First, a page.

Replied about 2 months ago
    I really appreciate this article. For anyone who believes this is not related to Real Estate, that just goes to show their ignorance. Part of strengthening the economy of our country means providing education and opportunities for everyone to equally have access to opportunities to grow their wealth. If this article made anyone uncomfortable I challenge them to go sit in front of a mirror and think about why they felt so strongly about someone speaking about making positive progression for a group of people different than themselves. That is not politics, just being a decent human. We are all in this industry to help other people, at least that is what I believe, so we should encourage those practices, regardless of how uncomfortable they may make some people feel.
    Kevin Dean
    Replied 19 days ago
    As correctly stated, violence is not the answer. Neither is BlackLivesMatter. Any simpleton who bothers to read their homepage will see they are a Marxist group...and their founders are unapologetic about being Marxist trained activists. Anyone believing in the real estate opportunities available through the currently capitalist U.S. should be extremely concerned.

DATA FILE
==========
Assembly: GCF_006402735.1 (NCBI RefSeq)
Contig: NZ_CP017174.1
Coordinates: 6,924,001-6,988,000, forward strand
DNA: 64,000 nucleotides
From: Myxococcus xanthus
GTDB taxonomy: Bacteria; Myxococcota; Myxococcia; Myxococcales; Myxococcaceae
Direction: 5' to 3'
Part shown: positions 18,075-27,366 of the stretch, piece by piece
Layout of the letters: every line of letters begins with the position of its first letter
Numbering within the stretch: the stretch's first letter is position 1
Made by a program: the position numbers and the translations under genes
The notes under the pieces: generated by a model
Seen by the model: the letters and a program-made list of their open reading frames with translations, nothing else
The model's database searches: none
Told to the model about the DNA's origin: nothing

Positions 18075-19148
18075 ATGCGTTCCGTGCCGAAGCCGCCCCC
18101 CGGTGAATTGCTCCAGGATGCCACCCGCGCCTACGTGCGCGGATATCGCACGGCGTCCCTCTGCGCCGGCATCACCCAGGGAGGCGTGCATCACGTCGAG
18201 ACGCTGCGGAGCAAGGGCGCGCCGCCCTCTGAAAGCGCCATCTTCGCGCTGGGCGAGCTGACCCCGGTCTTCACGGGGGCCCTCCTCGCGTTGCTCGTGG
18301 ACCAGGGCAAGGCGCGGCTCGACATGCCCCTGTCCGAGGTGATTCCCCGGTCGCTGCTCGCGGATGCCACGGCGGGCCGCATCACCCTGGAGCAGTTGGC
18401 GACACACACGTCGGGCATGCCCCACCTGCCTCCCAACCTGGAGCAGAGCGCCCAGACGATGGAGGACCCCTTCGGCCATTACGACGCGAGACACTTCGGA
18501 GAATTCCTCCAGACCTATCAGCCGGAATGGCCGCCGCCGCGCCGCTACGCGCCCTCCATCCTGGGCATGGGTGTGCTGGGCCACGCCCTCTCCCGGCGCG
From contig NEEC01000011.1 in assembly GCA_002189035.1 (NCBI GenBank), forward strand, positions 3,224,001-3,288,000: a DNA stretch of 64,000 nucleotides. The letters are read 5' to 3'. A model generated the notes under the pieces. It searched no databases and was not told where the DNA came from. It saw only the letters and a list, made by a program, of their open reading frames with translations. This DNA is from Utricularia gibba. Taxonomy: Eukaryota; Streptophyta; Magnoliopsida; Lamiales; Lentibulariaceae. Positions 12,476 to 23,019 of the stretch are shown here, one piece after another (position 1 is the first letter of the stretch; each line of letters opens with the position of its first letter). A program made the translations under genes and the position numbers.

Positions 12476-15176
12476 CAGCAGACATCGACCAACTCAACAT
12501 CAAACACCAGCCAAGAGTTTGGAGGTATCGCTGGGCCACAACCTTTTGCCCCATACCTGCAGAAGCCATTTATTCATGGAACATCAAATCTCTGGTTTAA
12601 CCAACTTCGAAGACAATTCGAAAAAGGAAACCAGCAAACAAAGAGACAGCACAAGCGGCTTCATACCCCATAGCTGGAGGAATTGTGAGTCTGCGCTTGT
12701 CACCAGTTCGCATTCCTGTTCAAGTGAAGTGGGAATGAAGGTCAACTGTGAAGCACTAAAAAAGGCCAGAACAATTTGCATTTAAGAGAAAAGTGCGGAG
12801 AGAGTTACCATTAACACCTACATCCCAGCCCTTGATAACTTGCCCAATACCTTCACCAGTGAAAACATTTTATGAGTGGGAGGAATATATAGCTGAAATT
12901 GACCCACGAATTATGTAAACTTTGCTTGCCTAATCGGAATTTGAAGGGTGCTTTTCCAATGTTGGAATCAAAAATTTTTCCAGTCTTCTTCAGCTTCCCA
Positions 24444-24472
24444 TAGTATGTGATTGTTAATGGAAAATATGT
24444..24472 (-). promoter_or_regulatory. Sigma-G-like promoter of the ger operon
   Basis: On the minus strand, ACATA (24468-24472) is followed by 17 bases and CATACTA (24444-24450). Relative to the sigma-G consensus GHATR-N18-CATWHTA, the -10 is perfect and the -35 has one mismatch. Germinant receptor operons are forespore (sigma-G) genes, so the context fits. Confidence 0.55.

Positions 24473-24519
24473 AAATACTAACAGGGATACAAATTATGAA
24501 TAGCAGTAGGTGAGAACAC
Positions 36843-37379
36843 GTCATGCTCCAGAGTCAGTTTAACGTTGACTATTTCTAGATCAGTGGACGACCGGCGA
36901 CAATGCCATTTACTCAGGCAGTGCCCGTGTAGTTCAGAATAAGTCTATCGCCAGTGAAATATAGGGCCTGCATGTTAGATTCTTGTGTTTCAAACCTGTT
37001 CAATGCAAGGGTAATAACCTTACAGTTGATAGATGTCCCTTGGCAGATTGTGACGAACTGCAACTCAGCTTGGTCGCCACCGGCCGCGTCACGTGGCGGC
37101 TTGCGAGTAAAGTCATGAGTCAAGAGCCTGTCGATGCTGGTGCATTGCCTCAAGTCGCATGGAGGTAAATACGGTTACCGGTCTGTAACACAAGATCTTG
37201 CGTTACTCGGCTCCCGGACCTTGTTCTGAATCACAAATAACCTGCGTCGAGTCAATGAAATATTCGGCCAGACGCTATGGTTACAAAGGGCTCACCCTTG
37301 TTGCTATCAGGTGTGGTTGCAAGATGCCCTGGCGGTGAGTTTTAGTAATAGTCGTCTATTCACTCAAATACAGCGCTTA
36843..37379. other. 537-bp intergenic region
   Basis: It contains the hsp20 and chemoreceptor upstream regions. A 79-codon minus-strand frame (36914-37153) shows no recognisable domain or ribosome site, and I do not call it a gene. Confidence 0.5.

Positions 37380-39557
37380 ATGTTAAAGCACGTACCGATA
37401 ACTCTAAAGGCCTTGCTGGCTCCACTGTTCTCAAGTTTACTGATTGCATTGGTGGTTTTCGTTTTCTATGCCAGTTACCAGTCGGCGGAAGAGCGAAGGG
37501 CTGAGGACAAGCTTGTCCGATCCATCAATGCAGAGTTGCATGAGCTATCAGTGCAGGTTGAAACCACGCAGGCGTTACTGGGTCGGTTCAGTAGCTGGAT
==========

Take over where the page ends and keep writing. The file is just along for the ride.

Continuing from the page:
Whitfield Fowler Rental Property Investor from Santa Clara, CA
    Replied 5 days ago
    Good article! Philip seems to be calling to some of us to wake up to the severity of the wealth gaps between white and non-white families (they are shocking), and to some of us to wake up to the power and surprising availability of real estate as a wealth building vehicle. He is on point. My only criticism is that he potentially loses a few would-be listeners with the statement about 'the worst hand in history.' I don't believe he would willingly trade places with anyone black or white living in say... rural Louisiana in the early 1900's. Despite that, his calls to wake up and his larger goals are empowering, noble, and even patriotic. BP admins, please continue to promote these kinds of conversations.
    Mark Leitter Rental Property Investor from Orlando FL
    Replied 4 days ago
    Why do you find any concern over the inequality of outcome between races in terms of financial well-being? Are there somehow unfair rules in place leading to these outcomes? If not, then how would you solve the problem of the inability to reconcile fair rules with unequal outcomes? I think your presuppositions fall into the same logic trap that the author obviously fell into.